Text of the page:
EMAS 2023

11th International Workshop on Engineering Multi-Agent Systems

In conjunction with AAMAS 2023 (29-30 May 2023, London, UK)


A key unifying theme underlying Artificial Intelligence and Machine Learning is the idea of intelligent software agents able to reason, act, interact, and learn. This metaphor has stimulated much research in AI and particularly in Autonomous Agents and Multi-Agent Systems, giving rise to research in agent-oriented software engineering, programming multi-agent systems, and declarative agent languages and technologies.

The Engineering Multi-Agent Systems (EMAS) workshop has been held as part of AAMAS since 2013, and was previously affiliated to AAMAS through Agent-Oriented Software Engineering (AOSE), Programming Multiagent Systems (ProMAS), and Declarative Agent Languages and Technologies (DALT) since the first AAMAS in 2002.

EMAS 2023 will provide a forum for researchers and practitioners interested in the theory and practice of engineering intelligent agents and multi-agent systems (MAS). The overall purpose of the workshop is to facilitate the cross-fertilization of ideas and experiences in the various fields to:

  • enhance our knowledge of the theory and practice of engineering intelligent agents and multi-agent systems, and advance the state of the art;
  • demonstrate how MAS methodologies, architectures, languages, and tools can be used in the engineering of deployed large-scale, open, and data-driven MAS;
  • define new directions for engineering MAS by drawing on results and recommendations from related research areas; and
  • encourage Ph.D. and Master’s students to become involved in and contribute to the area.

Despite the substantial body of knowledge and expertise developed in the design and development of MAS, the systematic development of large-scale and open MAS still poses many challenges. Even though various languages, models, techniques, and methodologies have been proposed in the literature, researchers and developers are still faced with fundamental questions attaining MAS engineering, such as:

  • How to specify, design, implement, verify, test, and validate large-scale and open MAS?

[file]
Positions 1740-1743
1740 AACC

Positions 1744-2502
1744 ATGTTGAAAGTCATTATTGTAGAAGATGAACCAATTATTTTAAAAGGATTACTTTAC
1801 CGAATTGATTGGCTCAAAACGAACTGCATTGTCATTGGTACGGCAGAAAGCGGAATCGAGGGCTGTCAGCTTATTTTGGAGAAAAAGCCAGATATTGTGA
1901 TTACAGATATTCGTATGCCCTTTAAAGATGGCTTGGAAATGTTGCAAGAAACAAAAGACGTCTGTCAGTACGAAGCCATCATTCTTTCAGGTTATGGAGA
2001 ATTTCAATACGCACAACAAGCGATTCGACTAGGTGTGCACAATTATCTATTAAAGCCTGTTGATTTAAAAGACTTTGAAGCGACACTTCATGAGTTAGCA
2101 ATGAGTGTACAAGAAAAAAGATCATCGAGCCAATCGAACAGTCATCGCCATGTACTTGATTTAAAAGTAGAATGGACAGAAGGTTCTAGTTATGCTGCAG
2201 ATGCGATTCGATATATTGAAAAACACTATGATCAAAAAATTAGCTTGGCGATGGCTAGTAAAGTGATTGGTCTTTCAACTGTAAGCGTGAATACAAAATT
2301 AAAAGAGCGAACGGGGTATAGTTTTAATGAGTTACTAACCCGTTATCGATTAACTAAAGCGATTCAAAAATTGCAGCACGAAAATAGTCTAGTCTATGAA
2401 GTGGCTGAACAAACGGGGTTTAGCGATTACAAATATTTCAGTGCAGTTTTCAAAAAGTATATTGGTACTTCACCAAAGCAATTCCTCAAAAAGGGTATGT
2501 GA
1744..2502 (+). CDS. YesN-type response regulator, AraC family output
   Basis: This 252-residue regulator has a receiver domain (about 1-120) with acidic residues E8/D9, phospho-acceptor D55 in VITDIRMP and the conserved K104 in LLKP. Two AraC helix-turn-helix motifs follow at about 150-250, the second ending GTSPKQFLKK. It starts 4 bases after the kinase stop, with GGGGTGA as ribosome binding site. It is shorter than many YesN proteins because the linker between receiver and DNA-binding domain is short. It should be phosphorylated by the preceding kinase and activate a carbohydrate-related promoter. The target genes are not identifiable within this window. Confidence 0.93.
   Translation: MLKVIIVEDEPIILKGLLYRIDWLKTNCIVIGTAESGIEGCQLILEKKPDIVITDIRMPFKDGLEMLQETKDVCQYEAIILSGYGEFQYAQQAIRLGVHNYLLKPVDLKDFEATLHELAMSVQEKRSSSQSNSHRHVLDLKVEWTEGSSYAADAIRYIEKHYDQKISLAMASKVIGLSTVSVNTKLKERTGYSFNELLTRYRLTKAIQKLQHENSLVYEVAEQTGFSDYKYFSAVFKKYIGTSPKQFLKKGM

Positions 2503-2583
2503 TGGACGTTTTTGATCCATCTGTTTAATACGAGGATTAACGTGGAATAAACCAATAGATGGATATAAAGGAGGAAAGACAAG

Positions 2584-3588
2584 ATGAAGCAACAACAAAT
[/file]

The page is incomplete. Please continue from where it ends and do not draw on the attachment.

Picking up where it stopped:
• How to ensure and control the global behaviour of decentralised, large-scale, and open MAS?
  • How to seamlessly integrate AI, machine learning, and data-driven techniques into the design and development of agent-based systems?
  • Which (multi-)agent architectures and languages are most suitable for MAS in different domains?
  • How to engineer agent and multi-agent systems that are secure and protect the privacy concerns of users?
  • How to scale to the complexity of real-world application domains?
  • What are the implications of MAS engineering in the context of continuous development and deployment?
  • How can MAS be applied in specific application areas, such as Cyber-Physical Systems and Internet of Things / Web of Things?
  • How to seamlessly integrate MAS engineering with mainstream software engineering models, languages, frameworks and tools?
  • Which processes and methodologies can integrate the above and provide a disciplined approach to the engineering of MAS?
Springer LNAI

Important Dates

Submission deadline: February 22, 2023
Author notification: March 27, 2023
Camera-ready deadline April 27, 2023
EMAS May 29-30, 2023

Committees

Organising Committee

Programme Committee

  • Natasha Alechina, Utrecht University
  • Matteo Baldoni, Università di Torino
  • Luciano Baresi, Politecnico di Milano
  • Cristina Baroglio, Università di Torino
  • Olivier Boissier, MINES Saint-Étienne
  • Daniela Briola, University of Milano Bicocca
  • Rafael C. Cardoso, University of Aberdeen
  • Moharram Challenger, University of Antwerp
  • Amit Chopra, Lancaster University
  • Andrei Ciortea, University of St.Gallen
  • Rem Collier, UCD
  • Stefania Costantini, Univ. dell'Aquila
  • Fabiano Dalpiaz, Utrecht University
  • Mehdi Dastani, Utrecht University
  • Maiquel de Brito, Federal University of Santa Catarina
  • Davide Dell'Anna, Delft University of Technology
  • Louise Dennis, University of Manchester
  • Angelo Ferrando, University of Genova
  • Lars-Ake Fredlund, Universidad Politécnica de Madrid
  • Stéphane Galland, UBFC - UTBM
  • Jorge Gomez-Sanz, Universidad Complutense de Madrid
  • Zahia Guessoum, Université de Paris 6 and Université de Reims Champagne Ardenne
  • James Harland, RMIT University
  • Vincent Hilaire, UTBM/IRTES-SET
  • Koen Hindriks, Vrije Universiteit Amsterdam
  • Tom Holvoet, Katholieke Universiteit Leuven
  • Jomi Fred Hübner, Federal University of Santa Catarina
  • Joao Leite, Universidade NOVA de Lisboa
  • Yves Lespérance, York University
  • Jieting Luo, University of Bern
  • Viviana Mascardi, University of Genova
  • Simon Mayer, University of St.Gallen
  • John-Jules Meyer, Utrecht University
  • Roberto Micalizio, Università di Torino
  • Luis Gustavo Nardin, Mines Saint-Étienne
  • Enrico Pontelli, New Mexico State University
  • Wishnu Prasetya, Utrecht University
  • Alessandro Ricci, University of Bologna
  • Luca Sabatucci, ICAR-CNR
  • Valeria Seidita, Università degli Studi di Palermo
  • Jaime Sichman, University of São Paulo
  • Tran Cao Son, New Mexico State University
  • Jørgen Villadsen, Technical University of Denmark
  • Shihan Wang, Utrecht University
  • Danny Weyns, Katholieke Universiteit Leuven
  • Michael Winikoff, Victoria University of Wellington
  • Vahid Yazdanpanah, University of Southampton
  • Neil Yorke-Smith, Delft University of Technology
  • Yingqian Zhang, Eindhoven University of Technology

Steering Committee

  • Matteo Baldoni
  • Rafael Bordini
  • Mehdi Dastani
  • Jürgen Dix
  • Amal El Fallah Seghrouchni
  • Brian Logan
  • Jörg P. Müller
  • Alessandro Ricci
  • Danny Weyns
  • Michael Winikoff
  • Rym Zalila-Wenkstern